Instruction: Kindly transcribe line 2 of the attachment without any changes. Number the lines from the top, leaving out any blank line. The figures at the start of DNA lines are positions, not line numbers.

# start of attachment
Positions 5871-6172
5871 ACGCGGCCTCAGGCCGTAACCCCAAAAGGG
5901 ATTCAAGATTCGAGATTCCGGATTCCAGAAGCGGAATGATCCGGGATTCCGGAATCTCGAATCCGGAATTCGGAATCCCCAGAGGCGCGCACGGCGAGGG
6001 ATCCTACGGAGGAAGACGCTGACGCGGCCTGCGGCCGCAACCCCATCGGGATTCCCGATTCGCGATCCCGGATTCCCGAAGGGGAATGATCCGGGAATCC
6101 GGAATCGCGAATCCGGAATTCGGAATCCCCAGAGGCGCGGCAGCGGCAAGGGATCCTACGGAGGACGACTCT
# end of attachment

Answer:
5871 ACGCGGCCTCAGGCCGTAACCCCAAAAGGG